It’s become a joy of mine to produce Attention Talk Videos to address attention issues and provide information to help those in need. One thing I enjoy the most is how articulate many people are in commenting on those videos. I’d like to share a few that really represent the realities of the ADHD plight.
One viewer commented on a video related to dopamine and how those with ADHD forage for information on it. Here’s the comment:
“I simply won’t get the same dopamine boost from reading a textbook as I do from playing online games or watching YouTube videos, so I’m going to pick the latter every time. I’m not as motivated by having a reward at the end as I am by having rewards built into every moment of an activity.”
This comment is surreal, as it really does encapsulate so much in the ADHD experience in a legitimate way. It’s quite difficult for those with ADHD to seek a later reward where dopamine is built into every moment of an activity.
Then, we see this comment on a video regarding foraging for information:
“Part of the human plight is we forage for food because it’s pleasurable. These days food is abundant. More and more people with ADHD are on the Internet foraging for information. They are lifelong learners but struggle with the execution.”
Two other viewers wrote:
“I’m a chronic researcher and overpreparer… it’s my main way of procrastinating while appearing productive.”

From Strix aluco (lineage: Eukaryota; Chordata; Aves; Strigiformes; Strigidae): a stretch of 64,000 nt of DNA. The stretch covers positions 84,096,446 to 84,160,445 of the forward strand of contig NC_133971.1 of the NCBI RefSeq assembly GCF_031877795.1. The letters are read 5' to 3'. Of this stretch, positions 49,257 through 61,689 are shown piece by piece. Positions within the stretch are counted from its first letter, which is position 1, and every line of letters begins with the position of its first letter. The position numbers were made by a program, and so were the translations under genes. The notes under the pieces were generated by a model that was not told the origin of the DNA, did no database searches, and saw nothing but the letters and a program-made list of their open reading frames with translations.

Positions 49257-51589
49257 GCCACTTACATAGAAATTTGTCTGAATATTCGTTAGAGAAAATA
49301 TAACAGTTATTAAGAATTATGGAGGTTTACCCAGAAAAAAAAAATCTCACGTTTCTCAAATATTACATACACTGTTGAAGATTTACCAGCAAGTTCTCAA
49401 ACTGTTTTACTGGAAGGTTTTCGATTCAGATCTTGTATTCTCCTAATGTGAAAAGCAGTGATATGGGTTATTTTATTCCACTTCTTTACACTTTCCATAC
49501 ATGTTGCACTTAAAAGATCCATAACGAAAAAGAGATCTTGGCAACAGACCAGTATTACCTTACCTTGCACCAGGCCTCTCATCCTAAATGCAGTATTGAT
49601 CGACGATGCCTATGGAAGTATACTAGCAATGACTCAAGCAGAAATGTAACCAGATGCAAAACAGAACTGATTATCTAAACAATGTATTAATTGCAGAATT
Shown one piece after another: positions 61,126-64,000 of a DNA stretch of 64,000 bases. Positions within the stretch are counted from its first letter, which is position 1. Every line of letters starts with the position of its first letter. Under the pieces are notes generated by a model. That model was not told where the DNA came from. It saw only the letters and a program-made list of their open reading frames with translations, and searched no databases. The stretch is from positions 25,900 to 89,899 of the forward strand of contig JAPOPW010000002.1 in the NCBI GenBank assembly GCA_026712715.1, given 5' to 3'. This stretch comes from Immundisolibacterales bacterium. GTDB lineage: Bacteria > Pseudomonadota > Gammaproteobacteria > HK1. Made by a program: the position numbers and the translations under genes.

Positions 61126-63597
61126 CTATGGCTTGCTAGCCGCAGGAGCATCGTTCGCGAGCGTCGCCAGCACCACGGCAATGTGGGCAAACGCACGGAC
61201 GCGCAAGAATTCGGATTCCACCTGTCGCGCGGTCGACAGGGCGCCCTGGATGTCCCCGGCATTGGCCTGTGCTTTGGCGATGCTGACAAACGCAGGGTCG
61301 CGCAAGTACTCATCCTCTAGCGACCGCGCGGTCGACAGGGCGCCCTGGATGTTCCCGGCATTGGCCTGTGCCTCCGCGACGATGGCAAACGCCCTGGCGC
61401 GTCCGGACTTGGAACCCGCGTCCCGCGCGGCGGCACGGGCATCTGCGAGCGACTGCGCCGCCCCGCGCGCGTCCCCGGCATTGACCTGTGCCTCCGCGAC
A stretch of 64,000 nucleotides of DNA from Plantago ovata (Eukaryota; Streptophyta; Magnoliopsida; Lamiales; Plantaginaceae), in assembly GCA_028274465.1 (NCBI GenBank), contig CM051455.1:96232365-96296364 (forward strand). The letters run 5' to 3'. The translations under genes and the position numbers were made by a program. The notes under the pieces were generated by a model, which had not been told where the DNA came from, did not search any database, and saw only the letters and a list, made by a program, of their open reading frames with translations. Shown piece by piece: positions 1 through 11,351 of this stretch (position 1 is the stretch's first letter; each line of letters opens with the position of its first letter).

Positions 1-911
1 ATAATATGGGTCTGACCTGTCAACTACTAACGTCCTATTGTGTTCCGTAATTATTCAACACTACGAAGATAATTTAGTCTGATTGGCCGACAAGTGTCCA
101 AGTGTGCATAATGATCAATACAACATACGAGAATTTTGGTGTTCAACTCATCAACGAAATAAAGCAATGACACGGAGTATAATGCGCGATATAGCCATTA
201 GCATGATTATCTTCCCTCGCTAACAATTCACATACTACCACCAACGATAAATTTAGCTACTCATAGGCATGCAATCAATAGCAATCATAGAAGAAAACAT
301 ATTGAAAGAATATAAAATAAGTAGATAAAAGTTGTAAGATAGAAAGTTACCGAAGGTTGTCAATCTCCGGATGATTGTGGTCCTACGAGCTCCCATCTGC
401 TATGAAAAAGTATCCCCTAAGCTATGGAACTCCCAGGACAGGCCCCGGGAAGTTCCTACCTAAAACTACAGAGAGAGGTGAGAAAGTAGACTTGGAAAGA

“Learning can be exciting. The application of what you learned can be repetitive, boring, and mundane. It is common for those with ADHD to like learning but not like executing. The way this is articulated is, so often those with ADHD use learning as an excuse to avoid not doing the repetitive details, simply because execution is boring or somewhat ambiguous. I find behavioral coaching to be interesting when it comes to these because the strategy is basically to focus on behaviors, scheduling, and awareness.”
If anyone with ADHD wants to self-manage or self-regulate, the first thing I always advocate for is to face the harsh realities and be aware of what is true. I think both those comments are representative of that. There’s no simple way to overcome. The issues really are about problem-solving. Often, you may be trying to manage your environment to remove the temptations of the things that are shiny and exciting, while at the same time trying to reduce the burden of thinking and the boredom of executing a task. While problem-solving is a little bit more complex, and it is a credible strategy, and it’s far more effective.
I found a lot of success in coaching my clients by concentrating on the awareness level and helping them understand the true plight of those with ADHD, acknowledging that it’s hard, and actually problem-solving to address these formidable challenges.
From the comments on my videos and the success I’ve seen in viewers who have applied the tips, insights, and strategies, I believe Attention Talk Video is a relevant and significant resource for the ADHD community. With hundreds of videos available there, the viewer is free to pick and choose whatever seems most helpful personally. With immense gratitude, thank you to all our viewers. Your helpful comments are much appreciated.